GIDC judgment

Business Recorder/18-08-2020


ISLAMABAD: A three-member bench of the Supreme Court (SC) has delivered a majority judgement, with one member dissenting, in the long running Gas Infrastructure Development Cess (GIDC) conundrum. It allows the government to collect the Rs 405 billion unpaid balance of the Rs 700 billion accrued between 2011 and 2015 from industry, with the concession that the outstanding amount can be paid over two years. To recount, the levy was imposed in 2011 to raise funds for three major gas pipelines, the North-South (in country), TAPI, and the Iran-Pakistan pipelines. Shortly after its introduction, most companies charged the levy moved the courts against it, many billed their customers fully or partially to recover the amount (e.g. CNG pumps), and others could not do so. Some companies fully or partially paid it, or took shelter behind stay orders issued by the courts. In 2019, Prime Minister Imran Khan’s Pakistan Tehreek-i-Insaaf (PTI) government attempted to cut through the Gordian knot by enacting an Ordinance that amended the GIDC law to the extent of allowing industries to pay half the outstanding amount, with the other half waived. Well intentioned as the effort may have been to overcome the impasse, there was a public outcry and petitions were moved in the SC against the Ordinance. The PTI government then decided to let the SC decide the matter.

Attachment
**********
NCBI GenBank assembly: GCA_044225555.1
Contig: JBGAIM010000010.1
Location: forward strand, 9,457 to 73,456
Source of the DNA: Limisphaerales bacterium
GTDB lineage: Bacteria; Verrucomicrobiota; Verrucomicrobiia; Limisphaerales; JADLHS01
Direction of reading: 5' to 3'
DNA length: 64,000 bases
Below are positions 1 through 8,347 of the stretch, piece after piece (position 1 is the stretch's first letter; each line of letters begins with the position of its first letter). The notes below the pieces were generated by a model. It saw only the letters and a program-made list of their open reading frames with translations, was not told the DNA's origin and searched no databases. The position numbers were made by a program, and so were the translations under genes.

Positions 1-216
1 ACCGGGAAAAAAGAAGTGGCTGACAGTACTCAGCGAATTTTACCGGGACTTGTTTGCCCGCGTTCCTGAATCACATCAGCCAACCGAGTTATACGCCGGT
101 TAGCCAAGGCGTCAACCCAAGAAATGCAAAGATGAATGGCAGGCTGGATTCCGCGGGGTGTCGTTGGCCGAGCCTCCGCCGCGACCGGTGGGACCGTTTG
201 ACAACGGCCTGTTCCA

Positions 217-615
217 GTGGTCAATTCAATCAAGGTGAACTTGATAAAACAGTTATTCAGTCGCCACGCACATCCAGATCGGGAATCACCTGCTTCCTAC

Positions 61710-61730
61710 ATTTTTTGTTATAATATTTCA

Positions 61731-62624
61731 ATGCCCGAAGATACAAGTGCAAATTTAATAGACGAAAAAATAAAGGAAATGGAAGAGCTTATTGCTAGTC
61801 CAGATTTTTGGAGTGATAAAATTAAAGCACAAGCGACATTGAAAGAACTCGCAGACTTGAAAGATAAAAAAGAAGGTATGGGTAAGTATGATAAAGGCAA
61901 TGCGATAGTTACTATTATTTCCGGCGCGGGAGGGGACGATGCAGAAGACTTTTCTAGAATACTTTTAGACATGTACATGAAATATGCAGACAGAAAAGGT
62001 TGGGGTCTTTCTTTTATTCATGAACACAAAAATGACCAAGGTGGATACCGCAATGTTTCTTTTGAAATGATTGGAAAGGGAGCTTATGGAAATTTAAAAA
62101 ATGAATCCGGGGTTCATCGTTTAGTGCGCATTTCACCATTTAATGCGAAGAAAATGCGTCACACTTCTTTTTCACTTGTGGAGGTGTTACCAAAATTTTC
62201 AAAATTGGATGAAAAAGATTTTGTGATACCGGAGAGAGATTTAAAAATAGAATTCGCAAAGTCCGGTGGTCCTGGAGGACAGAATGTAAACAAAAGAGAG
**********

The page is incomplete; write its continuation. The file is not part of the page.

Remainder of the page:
What the SC has now held is that the government can recover the outstanding accrued amount of Rs 405 billion over two years but must link any future collections to the complete utilisation of the funds collected for the purpose they were intended for. In other words, the levy cannot be used for any other purpose than the three pipelines mentioned above. So far so good, but as the dissenting opinion states, is there a definite timeline for the utilisation of these funds? This point goes to the heart of the problem (after the collection issue has been resolved by the SC). For two of the three pipelines, no timeline can be confidently predicted. TAPI depends on the situation inside Afghanistan, which the pipeline traverses on its way from Turkmenistan to Pakistan. Unless peace is restored in Afghanistan, TAPI will remain stillborn. The GIDC conundrum may seemingly have been settled by the SC judgment, but these important and unanswered considerations throw a considerable shadow across its horizon.